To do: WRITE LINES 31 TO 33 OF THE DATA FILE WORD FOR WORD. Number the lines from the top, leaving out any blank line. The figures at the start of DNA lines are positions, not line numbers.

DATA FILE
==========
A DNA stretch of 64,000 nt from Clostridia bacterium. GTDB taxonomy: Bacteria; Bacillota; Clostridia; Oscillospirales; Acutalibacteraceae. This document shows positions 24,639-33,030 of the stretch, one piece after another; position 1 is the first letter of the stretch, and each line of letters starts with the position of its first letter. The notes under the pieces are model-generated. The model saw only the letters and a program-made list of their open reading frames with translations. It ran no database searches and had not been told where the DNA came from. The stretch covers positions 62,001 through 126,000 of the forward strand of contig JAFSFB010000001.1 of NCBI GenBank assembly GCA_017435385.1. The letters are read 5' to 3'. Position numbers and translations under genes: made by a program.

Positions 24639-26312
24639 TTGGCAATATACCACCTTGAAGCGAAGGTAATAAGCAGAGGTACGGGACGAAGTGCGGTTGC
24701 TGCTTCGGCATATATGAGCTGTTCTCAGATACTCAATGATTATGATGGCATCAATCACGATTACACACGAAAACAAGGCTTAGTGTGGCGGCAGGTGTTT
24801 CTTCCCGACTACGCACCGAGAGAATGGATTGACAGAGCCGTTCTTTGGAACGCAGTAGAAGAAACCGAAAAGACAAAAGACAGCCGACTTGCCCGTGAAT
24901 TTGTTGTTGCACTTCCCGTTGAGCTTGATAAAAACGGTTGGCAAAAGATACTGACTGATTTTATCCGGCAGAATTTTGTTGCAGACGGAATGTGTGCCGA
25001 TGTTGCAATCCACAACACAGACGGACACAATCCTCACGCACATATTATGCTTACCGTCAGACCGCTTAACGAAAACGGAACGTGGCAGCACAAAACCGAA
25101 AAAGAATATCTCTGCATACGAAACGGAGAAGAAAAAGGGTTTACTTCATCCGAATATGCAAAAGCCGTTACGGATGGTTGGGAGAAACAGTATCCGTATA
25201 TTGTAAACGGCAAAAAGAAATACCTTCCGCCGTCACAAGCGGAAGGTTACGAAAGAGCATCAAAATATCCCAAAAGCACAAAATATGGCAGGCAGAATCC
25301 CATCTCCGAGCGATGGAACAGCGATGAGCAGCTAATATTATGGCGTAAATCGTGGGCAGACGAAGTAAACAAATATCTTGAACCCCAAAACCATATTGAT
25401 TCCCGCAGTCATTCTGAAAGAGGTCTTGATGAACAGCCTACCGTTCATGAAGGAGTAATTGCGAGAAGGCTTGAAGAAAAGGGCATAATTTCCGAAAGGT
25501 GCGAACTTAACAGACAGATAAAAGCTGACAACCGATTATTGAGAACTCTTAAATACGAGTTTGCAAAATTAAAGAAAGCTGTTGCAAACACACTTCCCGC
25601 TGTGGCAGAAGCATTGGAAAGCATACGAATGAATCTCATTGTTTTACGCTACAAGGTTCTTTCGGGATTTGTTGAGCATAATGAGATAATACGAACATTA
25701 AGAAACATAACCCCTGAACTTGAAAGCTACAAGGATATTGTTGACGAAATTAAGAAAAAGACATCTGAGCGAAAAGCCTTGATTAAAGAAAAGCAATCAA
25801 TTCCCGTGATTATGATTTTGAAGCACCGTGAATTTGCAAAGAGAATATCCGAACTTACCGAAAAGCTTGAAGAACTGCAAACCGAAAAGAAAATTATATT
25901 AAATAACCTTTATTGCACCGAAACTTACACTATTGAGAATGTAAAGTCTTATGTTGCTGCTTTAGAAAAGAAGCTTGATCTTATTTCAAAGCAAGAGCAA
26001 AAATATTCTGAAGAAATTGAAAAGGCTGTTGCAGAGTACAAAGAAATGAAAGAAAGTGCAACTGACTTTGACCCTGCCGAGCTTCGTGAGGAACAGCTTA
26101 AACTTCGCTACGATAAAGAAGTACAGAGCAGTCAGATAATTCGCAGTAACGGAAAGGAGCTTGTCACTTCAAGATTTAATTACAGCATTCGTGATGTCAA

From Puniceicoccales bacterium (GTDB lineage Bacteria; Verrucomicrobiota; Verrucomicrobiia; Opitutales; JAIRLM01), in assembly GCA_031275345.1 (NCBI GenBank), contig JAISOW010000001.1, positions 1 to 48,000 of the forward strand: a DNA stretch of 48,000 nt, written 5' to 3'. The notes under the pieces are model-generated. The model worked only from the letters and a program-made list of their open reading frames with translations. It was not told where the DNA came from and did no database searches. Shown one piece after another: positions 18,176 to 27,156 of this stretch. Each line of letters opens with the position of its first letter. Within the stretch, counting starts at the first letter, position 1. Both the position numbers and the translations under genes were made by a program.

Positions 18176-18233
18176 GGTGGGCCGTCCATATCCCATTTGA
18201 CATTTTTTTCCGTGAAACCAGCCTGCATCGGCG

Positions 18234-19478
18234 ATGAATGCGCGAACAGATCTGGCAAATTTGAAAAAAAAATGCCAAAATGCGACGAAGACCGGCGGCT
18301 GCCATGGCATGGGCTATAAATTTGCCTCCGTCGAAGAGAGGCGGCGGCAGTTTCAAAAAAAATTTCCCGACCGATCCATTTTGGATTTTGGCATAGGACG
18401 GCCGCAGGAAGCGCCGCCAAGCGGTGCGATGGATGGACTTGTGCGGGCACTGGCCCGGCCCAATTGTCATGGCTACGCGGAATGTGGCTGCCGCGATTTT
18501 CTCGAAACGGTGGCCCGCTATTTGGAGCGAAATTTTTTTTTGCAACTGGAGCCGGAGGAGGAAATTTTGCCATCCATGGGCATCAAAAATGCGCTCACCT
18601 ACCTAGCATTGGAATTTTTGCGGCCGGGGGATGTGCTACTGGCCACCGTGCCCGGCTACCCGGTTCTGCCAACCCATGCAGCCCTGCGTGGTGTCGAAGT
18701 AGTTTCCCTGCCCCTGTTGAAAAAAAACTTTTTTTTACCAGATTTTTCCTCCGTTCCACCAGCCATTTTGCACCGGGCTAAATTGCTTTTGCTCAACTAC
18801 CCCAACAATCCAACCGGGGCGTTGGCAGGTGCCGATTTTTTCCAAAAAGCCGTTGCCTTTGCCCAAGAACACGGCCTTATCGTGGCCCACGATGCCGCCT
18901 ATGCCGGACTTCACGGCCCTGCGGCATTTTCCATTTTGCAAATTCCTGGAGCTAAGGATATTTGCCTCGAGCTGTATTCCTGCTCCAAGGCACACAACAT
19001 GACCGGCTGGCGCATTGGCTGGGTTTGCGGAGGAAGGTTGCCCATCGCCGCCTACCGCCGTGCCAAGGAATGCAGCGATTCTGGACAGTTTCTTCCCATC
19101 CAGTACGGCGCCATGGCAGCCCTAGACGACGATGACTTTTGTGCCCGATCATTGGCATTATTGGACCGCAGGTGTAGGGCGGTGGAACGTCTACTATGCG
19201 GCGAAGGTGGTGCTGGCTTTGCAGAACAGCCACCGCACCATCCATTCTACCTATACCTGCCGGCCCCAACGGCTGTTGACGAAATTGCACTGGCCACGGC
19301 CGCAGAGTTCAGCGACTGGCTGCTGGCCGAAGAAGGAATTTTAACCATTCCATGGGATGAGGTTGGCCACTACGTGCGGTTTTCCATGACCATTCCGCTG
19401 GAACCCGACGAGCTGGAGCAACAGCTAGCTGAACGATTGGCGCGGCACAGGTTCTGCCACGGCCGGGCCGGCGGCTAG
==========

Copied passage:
18901 ATGCCGGACTTCACGGCCCTGCGGCATTTTCCATTTTGCAAATTCCTGGAGCTAAGGATATTTGCCTCGAGCTGTATTCCTGCTCCAAGGCACACAACAT
19001 GACCGGCTGGCGCATTGGCTGGGTTTGCGGAGGAAGGTTGCCCATCGCCGCCTACCGCCGTGCCAAGGAATGCAGCGATTCTGGACAGTTTCTTCCCATC
19101 CAGTACGGCGCCATGGCAGCCCTAGACGACGATGACTTTTGTGCCCGATCATTGGCATTATTGGACCGCAGGTGTAGGGCGGTGGAACGTCTACTATGCG